Despite the clinical and public health significance of alcohol use disorders, relatively little is known about the childhood risk factors that precede alcohol problems. This implies that future studies must adopt a more developmentally-informed approach to the study of the timing (i.e., onset), sequencing, and progression from initial alcohol expectancies to alcohol use initiation, and to alcohol problems. Using a rigorously characterized sample of ethnically- and socioeconomically-diverse 200-225 6-9 year-old children with and without attention- deficit/hyperactivity disorder (ADHD), the proposed study aims to conduct a two-year prospective longitudinal study to understand the behavioral, neuropsychological, and family predictors of early alcohol expectancies and alcohol engagement. At baseline, children and families were comprehensively assessed using a mixture of multiple methods (i.e., rating scales, structured and semi-structured interviews, analogue, observational) and informants (i.e., parent, interviewer, teacher) across cognitive, academic, neuropsychological, family, and psychopathology domains. The proposed follow-up will preserve similar methods/constructs as baseline, with appropriate developmental modifications, to facilitate cross-time comparisons. However, the focus of the prospective follow-up is to incorporate rigorous and developmentally-sensitive assessments of alcohol-related phenotypes in children and parents. Our long-term goal is to leverage this large cross-sectional study of children with and without ADHD into a highly-informative prospective longitudinal study of the behavioral, neuropsychological, and family precursors of alcohol use disorders and related problems. Based on the premise that innovations in intervention and prevention can be expected from studies that identify potential causal risk factors for alcohol expectancies, use initiation, and escalation of alcohol use, we anticipate that findings from this study will help to reduce the considerable clinical and public health burden associated with alcohol use disorders.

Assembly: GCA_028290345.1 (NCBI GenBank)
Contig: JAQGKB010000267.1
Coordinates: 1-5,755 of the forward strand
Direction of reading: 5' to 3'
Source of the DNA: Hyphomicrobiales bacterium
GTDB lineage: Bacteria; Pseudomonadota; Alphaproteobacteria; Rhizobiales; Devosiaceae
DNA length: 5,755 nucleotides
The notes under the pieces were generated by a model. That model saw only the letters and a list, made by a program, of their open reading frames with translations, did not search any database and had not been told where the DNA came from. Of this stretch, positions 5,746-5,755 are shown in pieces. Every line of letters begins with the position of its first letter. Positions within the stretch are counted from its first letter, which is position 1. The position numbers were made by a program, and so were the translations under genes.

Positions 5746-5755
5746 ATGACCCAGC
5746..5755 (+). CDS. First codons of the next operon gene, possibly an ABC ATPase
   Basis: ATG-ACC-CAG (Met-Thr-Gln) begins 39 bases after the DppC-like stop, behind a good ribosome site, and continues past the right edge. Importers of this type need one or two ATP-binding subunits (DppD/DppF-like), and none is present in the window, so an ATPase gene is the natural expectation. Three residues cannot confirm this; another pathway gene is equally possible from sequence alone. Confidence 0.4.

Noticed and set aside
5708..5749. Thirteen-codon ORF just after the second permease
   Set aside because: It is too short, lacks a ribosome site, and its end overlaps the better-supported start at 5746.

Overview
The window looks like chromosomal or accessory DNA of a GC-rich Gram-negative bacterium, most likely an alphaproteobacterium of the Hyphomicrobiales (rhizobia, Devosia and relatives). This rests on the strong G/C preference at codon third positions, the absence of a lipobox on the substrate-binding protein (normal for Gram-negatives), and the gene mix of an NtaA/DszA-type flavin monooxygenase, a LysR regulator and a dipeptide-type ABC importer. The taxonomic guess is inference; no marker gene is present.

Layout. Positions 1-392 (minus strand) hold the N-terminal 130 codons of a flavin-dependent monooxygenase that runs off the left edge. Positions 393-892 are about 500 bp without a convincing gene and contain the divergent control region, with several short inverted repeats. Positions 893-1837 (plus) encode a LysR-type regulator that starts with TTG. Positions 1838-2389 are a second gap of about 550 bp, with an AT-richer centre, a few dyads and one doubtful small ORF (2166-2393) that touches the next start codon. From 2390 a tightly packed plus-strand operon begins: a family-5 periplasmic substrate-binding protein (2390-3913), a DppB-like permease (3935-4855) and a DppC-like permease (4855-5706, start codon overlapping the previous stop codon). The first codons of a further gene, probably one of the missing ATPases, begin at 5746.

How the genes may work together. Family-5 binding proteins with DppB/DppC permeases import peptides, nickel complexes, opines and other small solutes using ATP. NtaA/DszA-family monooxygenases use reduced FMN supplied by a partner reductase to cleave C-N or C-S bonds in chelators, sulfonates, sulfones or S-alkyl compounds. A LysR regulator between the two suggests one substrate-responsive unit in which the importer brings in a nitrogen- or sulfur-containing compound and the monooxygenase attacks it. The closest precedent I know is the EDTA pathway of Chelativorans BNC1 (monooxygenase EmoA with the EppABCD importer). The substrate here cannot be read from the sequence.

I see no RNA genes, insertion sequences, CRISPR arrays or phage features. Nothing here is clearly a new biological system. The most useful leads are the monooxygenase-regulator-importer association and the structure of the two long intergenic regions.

To date, there are relatively few studies that have identified childhood precursors of alcohol expectancies and explicit use. The proposed study will help elucidate the behavioral, neuropsychological, and family determinants of alcohol expectancies and use in school-aged children. This study will also position the investigative team to follow this well-characterized sample into early adolescence and to characterize the timing and sequencing of alcohol use initiation and escalation.
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